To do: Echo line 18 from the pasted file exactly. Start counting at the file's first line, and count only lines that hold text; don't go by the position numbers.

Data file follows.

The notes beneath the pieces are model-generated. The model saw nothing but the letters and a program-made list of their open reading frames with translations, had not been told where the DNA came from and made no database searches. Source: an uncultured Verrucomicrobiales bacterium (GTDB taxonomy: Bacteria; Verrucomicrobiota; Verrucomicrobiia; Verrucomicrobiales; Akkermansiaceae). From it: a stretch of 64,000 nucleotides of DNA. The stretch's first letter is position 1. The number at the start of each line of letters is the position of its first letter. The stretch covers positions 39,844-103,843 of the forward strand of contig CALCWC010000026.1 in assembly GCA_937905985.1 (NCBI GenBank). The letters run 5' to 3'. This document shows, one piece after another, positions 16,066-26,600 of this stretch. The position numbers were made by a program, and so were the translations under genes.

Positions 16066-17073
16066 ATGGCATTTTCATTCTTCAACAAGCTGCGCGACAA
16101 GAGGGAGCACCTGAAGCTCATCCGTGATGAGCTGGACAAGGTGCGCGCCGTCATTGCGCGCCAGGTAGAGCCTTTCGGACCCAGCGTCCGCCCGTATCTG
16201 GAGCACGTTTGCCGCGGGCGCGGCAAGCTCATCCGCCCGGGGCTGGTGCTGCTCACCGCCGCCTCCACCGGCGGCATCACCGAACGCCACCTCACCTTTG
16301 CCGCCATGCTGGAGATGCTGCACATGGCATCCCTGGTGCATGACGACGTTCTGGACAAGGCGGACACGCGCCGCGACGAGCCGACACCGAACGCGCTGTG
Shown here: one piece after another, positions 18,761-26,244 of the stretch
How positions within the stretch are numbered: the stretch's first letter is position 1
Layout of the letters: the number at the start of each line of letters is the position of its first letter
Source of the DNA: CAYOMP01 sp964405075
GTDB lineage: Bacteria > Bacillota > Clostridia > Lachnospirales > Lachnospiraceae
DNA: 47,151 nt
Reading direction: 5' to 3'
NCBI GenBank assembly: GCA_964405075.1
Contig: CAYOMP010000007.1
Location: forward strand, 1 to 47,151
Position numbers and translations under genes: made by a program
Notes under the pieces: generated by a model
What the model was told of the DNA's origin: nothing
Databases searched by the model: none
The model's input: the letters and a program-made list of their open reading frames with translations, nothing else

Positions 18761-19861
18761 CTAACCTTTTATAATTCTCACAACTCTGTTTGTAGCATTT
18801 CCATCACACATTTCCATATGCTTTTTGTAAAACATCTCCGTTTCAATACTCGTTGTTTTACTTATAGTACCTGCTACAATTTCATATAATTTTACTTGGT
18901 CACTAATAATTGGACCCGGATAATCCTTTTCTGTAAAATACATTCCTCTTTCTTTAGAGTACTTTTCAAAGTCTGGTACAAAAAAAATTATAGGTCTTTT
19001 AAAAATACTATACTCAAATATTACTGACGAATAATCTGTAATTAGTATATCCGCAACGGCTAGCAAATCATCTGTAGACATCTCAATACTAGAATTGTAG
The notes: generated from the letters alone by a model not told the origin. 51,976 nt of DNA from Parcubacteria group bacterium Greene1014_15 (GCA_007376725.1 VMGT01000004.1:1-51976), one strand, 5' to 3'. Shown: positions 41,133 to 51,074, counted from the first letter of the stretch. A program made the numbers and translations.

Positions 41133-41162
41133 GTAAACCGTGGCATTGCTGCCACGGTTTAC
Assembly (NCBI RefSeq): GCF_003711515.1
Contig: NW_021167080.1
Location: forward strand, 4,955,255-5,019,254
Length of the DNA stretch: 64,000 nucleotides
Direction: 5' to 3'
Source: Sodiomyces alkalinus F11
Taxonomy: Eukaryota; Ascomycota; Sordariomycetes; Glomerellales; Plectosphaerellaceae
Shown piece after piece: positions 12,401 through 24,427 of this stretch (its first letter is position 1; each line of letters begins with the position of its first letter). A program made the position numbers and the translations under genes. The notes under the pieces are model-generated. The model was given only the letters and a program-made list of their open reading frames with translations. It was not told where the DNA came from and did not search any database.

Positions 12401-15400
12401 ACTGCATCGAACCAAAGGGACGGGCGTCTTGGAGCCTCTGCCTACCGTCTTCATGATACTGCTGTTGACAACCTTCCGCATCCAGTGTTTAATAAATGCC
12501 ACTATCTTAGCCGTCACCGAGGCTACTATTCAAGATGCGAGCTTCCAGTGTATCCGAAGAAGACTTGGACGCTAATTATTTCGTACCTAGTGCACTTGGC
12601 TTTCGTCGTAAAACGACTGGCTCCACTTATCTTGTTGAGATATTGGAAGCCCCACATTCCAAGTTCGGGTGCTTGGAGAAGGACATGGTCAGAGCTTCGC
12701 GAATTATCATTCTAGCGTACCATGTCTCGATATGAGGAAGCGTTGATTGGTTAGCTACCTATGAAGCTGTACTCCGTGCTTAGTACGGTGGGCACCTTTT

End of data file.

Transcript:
Notes under the pieces: generated by a model